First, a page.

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Following the catastrophic California wildfires in November 2018, PG&E captured more than 2 million images of electric field equipment in high fire-risk areas leveraging both drone technology and traditional inspection methods. We developed a technology solution, “Sherlock Suite” that enables the automation of otherwise manual inspections using cutting-edge artificial intelligence (AI) techniques to reduce cost, increase quality, and enable PG&E to have in-depth knowledge of the state of our equipment with the goal of wildfire risk reduction.
Sherlock allows desktop inspectors to mark up potential equipment problems on high-resolution images while Waldo leverages AI to train computer-vision models to automatically detect potential structural issues or damage to electric system components such as insulators. The project is also adding metadata to these data sets to enable searchability of these images across the enterprise and enable additional use cases.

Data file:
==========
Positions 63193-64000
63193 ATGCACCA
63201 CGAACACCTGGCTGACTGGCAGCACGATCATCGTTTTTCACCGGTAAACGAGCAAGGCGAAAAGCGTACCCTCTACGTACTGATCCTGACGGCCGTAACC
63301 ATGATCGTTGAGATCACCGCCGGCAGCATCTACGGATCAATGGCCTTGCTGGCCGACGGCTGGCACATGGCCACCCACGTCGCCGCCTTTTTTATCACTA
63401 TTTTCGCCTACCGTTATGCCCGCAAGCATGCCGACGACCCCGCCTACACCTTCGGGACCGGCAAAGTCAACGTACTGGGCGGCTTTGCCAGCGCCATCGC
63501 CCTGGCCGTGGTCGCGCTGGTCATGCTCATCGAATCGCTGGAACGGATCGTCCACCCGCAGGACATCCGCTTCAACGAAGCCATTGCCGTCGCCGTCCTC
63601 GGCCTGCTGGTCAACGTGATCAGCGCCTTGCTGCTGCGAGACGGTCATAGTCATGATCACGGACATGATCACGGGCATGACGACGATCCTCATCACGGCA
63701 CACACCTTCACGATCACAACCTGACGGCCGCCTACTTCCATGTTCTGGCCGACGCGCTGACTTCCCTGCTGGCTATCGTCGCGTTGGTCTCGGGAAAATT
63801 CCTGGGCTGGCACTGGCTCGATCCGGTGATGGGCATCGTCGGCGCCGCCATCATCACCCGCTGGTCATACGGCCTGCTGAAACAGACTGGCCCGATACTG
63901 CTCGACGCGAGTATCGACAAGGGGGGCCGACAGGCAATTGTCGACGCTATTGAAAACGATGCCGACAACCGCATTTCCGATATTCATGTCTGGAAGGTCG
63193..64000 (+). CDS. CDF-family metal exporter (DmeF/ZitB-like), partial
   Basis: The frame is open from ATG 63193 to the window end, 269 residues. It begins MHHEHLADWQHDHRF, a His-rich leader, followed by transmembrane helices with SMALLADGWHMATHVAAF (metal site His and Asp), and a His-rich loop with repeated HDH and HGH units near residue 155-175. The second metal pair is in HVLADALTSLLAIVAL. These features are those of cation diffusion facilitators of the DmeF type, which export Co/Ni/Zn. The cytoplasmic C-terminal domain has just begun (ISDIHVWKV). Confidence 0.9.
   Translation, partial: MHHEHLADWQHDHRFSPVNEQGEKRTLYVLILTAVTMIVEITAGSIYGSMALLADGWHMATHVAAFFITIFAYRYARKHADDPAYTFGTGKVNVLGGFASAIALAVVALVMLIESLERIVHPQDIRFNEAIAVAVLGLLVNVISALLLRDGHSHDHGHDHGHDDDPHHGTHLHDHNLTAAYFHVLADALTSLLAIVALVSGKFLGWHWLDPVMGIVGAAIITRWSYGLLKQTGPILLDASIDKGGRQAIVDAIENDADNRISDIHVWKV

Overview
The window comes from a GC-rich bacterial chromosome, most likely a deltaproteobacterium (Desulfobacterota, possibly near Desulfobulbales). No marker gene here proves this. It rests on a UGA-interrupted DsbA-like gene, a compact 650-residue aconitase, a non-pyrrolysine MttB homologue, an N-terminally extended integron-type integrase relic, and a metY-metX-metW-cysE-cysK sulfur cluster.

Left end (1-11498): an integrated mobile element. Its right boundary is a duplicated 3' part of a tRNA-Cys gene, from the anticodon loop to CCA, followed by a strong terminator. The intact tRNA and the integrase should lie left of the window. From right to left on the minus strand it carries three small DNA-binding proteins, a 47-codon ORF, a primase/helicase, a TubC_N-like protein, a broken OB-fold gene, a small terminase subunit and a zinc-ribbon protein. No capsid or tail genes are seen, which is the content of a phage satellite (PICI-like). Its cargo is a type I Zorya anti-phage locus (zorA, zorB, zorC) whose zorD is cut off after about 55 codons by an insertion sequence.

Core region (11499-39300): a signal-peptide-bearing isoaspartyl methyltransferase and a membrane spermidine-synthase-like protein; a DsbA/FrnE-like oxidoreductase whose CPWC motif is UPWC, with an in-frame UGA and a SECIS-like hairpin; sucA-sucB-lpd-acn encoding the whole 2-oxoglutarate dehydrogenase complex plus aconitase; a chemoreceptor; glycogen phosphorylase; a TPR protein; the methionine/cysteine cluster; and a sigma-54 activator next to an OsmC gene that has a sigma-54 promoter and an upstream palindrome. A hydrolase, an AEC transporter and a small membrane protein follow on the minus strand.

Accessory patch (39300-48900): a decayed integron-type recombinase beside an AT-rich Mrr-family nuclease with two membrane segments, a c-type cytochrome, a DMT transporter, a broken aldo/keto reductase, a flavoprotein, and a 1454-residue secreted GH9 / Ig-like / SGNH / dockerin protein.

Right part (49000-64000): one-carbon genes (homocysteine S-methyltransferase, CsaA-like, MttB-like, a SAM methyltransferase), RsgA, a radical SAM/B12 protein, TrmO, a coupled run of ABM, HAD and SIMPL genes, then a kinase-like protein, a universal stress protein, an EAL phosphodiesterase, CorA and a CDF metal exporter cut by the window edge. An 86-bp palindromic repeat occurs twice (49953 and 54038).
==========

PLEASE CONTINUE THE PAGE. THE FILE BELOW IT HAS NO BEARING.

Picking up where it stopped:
Feel free to ask questions in the discussion forum below - speakers will be responding as quickly as they can. View this webinar by the end of the day on June 9 and get entered to win a $100 Amazon Gift Card.
Great review gents. Are the labeled datasets available externally? Are you planning to make Waldo available externally?
Thanks Kevin! We do a mix of internal and external labelling, focusing on internal labelling for things that would require special training or knowledge to identify.
As for your second question, I’d be happy to chat more if you’re interested! It’s definitely something we are exploring.
Thank you for your reply, Kunal. I’d love to compare thoughts on Waldo’s use externally. What’s the best way to reach you? Feel free to send me an email to firstname.lastname@example.org
Perfect – just sent you an email 🙂
Also, do you have any specific examples of how you’re correlating the metadata to the image?